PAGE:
Anyway, there’s no one stopping someone with money or power from creating such environments. They are not that expensive. There should be such a poetry room in every library and school, and there should be a poet there to guide the students. I’d also have the kids write to lit mags, and see if they could get a deal, and then I’d have two or three hundred literary magazines around. Lit mags love to pretend they want their magazines seen and read, but most of them are financed invalids from universities, and they don’t try hard enough to get the work out there.

I believe environment matters. If it’s really awful, you and the students can bond against it. I had some awful rooms at Arts High—and also at the university. I have one now for my 250, without windows, a ghastly room with hardly any space. But I am not high maintenance. I work with what I got.

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Joe Weil is a lecturer at SUNY Binghamton and has several collections of poetry out there, A Portable Winter (with an introduction by Harvey Pekar), The Pursuit of Happiness, What Remains, Painting the Christmas Trees, and, most recently, The Plumber's Apprentice, published by New York Quarterly Press. He makes his home in Vestal, New York.

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  • Anonymous October 24, 2010, 3:55 am

    awesome list, joe. would you recommend any books on arabic poetry too?

  • Anonymous October 24, 2010, 4:18 am

    also, to add my own two-cents, i would add ferry’s translations of horace’s odes and dudley fitts poems from the greek anthology (which i like better than rexroth’s–fitts are more fun!)

  • Pigsnout2 October 24, 2010, 4:42 am

    I didn’t get to what recordings I’d have: I’d love Greek poems in their original language, with translations. If our present political situation wasn’t so against the arts (and both parties praise art while cutting its throat– nothing new during schlock times with no true civilization) I’d create a truly wonderful project: leading poets would be commissioned to work with poets in other langauges to create both coffee table sized anthologies, and CD’s of world poetry. I like Ferry’s translations, and Hughes translation of Ovid. We need to doing something magnificent in times such as this– not backslide into bad creative non-fiction and its lower step sister, “inspirational” books. I’d create poetry video games if I had my way– interactive Chaucer, games with lots of action, but a kid would also have to learn Greek Hexameter to pass onto the next level– maybe just a few lines of Homer in Greek so that a door would open, or one of the Greek mythological monsters would yield the gate and let the poet-warrior pass. It’s doable, but we won’t do it. We like mediocrity too much.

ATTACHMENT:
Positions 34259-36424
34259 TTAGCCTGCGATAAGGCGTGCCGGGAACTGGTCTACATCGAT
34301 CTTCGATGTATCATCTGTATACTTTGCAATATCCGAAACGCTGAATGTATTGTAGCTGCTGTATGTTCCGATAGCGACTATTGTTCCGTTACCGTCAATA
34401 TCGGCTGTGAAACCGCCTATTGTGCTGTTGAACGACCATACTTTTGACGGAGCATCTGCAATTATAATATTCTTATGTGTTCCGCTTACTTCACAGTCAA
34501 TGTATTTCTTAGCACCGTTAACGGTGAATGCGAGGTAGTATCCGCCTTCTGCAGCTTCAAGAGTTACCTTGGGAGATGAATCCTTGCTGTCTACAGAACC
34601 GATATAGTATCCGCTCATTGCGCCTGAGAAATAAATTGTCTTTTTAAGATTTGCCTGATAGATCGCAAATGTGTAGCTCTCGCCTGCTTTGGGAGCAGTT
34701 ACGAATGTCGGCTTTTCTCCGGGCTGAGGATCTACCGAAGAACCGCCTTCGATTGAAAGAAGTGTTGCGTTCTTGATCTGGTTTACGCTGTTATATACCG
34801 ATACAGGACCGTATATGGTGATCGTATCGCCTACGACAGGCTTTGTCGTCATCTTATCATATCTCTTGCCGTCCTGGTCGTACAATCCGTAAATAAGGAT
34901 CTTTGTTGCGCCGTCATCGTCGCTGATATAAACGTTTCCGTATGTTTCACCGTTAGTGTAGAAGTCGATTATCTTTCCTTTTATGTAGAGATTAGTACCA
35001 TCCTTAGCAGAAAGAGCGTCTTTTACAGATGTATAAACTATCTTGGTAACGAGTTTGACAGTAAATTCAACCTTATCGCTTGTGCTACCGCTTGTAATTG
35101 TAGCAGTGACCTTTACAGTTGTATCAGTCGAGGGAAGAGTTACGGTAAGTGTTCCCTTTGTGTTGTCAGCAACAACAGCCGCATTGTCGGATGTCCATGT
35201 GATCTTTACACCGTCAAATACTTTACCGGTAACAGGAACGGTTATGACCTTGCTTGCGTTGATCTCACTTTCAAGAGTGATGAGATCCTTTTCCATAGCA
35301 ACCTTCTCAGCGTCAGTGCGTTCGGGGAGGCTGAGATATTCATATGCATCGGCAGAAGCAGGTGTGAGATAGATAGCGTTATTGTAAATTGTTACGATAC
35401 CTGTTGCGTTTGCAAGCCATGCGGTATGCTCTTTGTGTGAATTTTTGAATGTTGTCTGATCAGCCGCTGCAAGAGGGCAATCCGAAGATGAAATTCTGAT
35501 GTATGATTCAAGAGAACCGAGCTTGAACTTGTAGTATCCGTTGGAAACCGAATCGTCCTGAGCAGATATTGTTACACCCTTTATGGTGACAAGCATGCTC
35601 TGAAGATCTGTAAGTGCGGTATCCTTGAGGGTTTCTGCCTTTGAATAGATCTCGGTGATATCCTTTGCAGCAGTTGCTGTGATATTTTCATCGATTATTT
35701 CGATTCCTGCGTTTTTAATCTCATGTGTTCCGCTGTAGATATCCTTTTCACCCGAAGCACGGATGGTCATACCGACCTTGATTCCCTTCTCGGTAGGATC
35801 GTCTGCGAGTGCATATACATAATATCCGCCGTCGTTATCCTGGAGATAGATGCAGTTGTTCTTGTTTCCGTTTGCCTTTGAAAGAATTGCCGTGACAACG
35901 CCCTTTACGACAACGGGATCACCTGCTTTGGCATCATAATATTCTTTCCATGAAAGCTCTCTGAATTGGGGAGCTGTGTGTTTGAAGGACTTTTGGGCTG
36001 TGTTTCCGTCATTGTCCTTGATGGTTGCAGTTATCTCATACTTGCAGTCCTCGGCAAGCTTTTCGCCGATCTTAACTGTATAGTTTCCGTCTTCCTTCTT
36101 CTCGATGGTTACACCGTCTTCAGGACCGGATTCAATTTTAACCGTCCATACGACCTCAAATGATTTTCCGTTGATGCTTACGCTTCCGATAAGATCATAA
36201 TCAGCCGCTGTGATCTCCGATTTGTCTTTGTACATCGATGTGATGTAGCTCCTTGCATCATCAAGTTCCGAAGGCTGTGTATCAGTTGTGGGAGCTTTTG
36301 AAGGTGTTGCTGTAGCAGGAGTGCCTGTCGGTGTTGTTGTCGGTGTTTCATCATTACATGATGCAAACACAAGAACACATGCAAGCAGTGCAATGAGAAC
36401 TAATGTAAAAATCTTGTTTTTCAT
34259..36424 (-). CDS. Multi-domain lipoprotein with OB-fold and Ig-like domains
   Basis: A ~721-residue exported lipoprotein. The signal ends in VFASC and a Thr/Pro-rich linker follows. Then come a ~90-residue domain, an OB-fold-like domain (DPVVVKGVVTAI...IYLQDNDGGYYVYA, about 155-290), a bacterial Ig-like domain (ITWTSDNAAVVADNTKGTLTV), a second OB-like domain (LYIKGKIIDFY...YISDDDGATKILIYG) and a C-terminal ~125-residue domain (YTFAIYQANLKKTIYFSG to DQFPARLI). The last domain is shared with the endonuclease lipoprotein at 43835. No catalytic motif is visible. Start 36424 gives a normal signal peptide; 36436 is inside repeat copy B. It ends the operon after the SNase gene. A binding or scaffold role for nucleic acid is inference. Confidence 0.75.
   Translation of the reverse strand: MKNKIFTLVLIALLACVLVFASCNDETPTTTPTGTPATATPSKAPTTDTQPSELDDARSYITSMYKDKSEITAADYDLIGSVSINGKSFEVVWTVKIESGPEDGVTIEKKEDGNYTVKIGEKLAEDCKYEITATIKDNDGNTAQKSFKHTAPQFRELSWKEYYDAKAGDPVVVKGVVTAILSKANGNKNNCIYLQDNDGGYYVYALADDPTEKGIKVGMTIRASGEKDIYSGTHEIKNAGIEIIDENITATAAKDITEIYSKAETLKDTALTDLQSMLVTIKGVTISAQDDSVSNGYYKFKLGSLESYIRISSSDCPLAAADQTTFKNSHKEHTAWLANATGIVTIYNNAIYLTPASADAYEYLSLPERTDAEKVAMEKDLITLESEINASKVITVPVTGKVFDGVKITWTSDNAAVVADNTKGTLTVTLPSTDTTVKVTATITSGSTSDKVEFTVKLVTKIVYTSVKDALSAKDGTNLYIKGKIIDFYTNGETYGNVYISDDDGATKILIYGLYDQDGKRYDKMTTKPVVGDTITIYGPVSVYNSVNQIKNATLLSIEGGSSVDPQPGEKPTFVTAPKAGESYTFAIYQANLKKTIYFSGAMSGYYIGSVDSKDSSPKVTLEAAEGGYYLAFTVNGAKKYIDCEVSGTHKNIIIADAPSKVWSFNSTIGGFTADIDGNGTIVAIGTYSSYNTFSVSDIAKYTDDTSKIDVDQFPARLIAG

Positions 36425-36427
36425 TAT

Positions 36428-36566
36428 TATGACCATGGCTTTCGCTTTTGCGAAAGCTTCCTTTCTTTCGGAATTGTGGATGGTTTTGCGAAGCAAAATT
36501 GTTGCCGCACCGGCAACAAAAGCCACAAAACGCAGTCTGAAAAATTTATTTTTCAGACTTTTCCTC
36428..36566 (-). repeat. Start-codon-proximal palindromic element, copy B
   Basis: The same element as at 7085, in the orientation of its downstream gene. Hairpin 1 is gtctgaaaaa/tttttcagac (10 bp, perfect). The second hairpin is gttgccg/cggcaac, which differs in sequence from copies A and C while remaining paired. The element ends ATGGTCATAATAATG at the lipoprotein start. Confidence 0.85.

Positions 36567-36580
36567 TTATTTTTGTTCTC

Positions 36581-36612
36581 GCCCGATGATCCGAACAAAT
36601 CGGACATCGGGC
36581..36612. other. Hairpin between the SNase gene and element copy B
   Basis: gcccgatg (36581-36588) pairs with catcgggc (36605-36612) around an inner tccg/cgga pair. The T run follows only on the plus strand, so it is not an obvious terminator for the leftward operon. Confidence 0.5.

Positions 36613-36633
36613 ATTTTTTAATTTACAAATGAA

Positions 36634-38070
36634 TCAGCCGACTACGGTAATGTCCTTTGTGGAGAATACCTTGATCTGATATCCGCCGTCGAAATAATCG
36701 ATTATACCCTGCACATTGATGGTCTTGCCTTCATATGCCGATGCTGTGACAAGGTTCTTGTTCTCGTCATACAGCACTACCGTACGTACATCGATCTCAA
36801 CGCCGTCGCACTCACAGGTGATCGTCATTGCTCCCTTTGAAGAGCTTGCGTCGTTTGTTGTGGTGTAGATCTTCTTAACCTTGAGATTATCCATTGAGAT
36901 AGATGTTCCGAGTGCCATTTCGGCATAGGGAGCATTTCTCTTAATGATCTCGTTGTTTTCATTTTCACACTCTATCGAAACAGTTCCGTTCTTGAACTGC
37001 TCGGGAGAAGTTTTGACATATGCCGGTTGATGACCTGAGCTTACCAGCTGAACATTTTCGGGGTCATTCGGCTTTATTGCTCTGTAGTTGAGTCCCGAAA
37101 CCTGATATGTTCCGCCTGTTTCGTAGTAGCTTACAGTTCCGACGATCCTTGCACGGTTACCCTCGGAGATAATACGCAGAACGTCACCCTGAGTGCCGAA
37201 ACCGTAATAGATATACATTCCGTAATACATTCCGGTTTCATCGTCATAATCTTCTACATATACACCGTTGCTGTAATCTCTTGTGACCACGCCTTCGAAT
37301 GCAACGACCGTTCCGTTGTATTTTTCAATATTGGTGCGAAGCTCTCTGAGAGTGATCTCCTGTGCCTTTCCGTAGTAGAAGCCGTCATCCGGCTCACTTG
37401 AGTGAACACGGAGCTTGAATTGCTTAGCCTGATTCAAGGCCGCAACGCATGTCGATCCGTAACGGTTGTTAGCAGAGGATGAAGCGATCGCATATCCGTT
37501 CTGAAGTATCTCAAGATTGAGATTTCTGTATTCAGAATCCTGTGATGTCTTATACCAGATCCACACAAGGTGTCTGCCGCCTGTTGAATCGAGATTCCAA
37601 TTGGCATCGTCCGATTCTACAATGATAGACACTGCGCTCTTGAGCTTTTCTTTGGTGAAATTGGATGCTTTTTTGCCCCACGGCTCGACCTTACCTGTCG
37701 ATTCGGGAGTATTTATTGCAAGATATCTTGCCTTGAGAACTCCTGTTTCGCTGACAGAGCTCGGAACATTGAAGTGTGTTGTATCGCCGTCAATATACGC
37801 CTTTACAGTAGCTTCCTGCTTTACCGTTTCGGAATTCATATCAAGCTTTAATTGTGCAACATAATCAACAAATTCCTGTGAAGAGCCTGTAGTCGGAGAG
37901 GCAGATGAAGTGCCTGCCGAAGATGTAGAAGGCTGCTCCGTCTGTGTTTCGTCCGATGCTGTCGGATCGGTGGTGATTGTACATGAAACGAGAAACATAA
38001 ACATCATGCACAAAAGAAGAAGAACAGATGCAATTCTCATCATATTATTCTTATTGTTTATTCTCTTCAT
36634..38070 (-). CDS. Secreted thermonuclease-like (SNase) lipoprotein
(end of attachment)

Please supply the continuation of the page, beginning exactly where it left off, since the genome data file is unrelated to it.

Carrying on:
• Pigsnout2 October 24, 2010, 4:44 am

    I have just started a weekly reading in other languages. They are trying to get rid of the Arabic department here. And we think Sarah Palin is stupid? What’s the excuse of the university? I have students reading and singing songs in Arabic. I will have them compile an anthology.

  • Anonymous October 24, 2010, 4:48 am

    one of my students from saudi arabia has been feeding me books of and about arabic poetry. i’ve got one right now on the oral poetry of saudi arabia.

  • Adam October 24, 2010, 8:44 am

    Some anthologies I still love —

    The Faber Book of Beasts
    The Best Poems of the English Language
    Rattle Bag
    The Golden Treasury
    Oxford Book of English Verse ed. Ricks
    Oxford Book of American Verse ed. Ellman; ed. Lehman

  • Alfredcorn1 October 25, 2010, 1:52 am

    I taught prosody for many years in the Poetry Program of the Graduate Writing Division at Columbia, drawing on all studies of prosody then available.. Out of that experience I put together a little textbook, the main focus of which is meter. Many people have told me that meter was a total blank to them until they read this book. But it also discusses syllable count, rhyme, refrain, verseform (sonnet, villanelle, sestina), classical meters and unmetered poetry. The title is =The Poem’s Heartbeat= and it is published by Copper Canyon Press. I think Fussell’s book is all right, but, first, he wasn’t a poet and doesn’t know the art from the inside. Second, the book was written a long time ago, and doesn’t refer to contemporary poets.

  • Pigsnout2 October 25, 2010, 12:30 pm

    I know this book well, and I’ve used it when I’ve done an extended study with a student on meter. UNfortunately, I had six copies, all of which I’ve given away through the years as presents. I’m ordering a dozen this semester coming up. I agree the Fussel does not use contemporary poets… I never teach it alone, and only when I want them to have a ball park view
    of the basic measures. Your book I reserve for studies with students who want to go a lot deeper.

  • Bob March 11, 2011, 3:41 pm

    Bridgeman Art Source Book by Nick Rowling, might be the best $3 art book in the world.

  • Martin Burns November 5, 2013, 9:34 am

    I’ve always been fond of Turco’s New Book of Forms. I think it’s foundational.